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3.This is because although the Constitution prescribes voting by secret ballot in the general elections and the elections of the Deputy Speaker, the Speaker and the President,it is silent on the voting procedure for their removal. 4.The decision therefore remains with the National Assembly to determine the voting procedure in conducting a motion of no confidence in terms of its constitutional powers under section 57 of the Constitution. Rules 102, 103 and 104 of the National Assembly also empower the Speaker, on behalf of the Assembly, to prescribe an open ballot or a secret ballot in a motion of no confidence in the President, though this determination is situation-specific.Factors to be taken into account:When the Speaker exercises the power to determine the appropriate voting procedure in the motion under particular circumstances, several factors would have to be taken into account. These include but are not limited to: 1.Whether the chosen voting procedure would allow Members of the National Assembly tovote according to their conscience and in the furtherance of the best interests of the people; 2.Whether the prevailing circumstances are either peaceful, or toxified and potentially hazardous; 8
3.The imperative of the Speaker’s impartiality must be consciously factored into the decision-making process; 4.The effectiveness of a motion of no confidence as an accountability and consequence-management tool must be enhanced by the chosen voting procedure; 5.The possibility of corruption or bribes in the event of a secret ballot must be considered;6.The need for the value of transparency to find expression in the passing of the motion must be taken into account; 7.The decision must be rationally connected to the purpose of a motion of no confidence and should not be made arbitrarily.Final ruling:1.For these reasons, the Court declared that the Speaker has the constitutional power to prescribe voting in a motion of no confidence in the President to be conducted by secret ballot. 2.It set aside the Speaker’s decision of 5 April 2017 to refuse prescribing a secret ballot, and remitted the UDM’s request for a fresh decision back to the Speaker for reconsideration.DEMOCRATIC ALLIANCE V THE PRESIDENT OF SOUTH AFRICA (SELIANE CASE):BACKGROUND:1.This case was heard in the Constitutional Court in 2012 and had to do with whether the appointment of Mr. Simelane as the National Director of Public Prosecutions, by the President of SA, was constitutionally valid. 2.An application was initially brought by the DA in the North Gauteng HC which held that the President’s decision to appoint Mr. Simelane was indeed invalid.3.Despite the HC’s decision, the Supreme Court of Appeal set aside the decision as it declared that it was irrational.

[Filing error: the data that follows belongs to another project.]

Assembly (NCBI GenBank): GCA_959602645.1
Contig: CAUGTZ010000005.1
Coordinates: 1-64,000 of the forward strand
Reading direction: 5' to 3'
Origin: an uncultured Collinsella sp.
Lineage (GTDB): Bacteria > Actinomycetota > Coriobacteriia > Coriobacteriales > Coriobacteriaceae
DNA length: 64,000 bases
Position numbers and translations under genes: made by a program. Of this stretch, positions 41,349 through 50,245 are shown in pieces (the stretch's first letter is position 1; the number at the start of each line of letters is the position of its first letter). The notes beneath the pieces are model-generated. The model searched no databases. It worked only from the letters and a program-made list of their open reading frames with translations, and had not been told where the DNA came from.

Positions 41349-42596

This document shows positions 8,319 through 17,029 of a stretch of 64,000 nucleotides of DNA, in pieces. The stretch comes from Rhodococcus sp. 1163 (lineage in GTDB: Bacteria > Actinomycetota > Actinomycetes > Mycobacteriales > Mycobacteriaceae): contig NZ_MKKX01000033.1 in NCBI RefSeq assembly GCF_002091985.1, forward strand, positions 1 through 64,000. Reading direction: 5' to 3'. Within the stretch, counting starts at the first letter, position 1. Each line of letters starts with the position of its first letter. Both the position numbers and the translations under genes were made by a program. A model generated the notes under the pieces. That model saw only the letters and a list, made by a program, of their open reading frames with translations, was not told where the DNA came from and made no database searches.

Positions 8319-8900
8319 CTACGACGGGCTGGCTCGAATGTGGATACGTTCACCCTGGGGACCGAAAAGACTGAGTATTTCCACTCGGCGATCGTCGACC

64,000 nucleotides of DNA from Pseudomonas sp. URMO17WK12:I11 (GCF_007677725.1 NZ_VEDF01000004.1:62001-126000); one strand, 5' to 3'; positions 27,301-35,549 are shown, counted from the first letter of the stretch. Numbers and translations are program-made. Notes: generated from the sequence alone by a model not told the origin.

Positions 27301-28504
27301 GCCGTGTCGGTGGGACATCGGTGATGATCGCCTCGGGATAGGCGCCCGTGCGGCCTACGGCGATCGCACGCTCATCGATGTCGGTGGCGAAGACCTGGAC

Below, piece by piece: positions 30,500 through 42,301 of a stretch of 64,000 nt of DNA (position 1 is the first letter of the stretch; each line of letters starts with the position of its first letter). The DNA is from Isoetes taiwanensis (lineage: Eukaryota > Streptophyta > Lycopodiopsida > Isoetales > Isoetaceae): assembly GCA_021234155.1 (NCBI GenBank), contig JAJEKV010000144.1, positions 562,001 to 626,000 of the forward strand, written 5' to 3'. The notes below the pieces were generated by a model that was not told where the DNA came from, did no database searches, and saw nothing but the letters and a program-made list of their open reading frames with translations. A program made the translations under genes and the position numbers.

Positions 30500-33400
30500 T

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Democracy, Separation of Powers, Parliament, NKANDLA CASE, UDM CASE, SILEMANE CASE, RICHARD CALLAND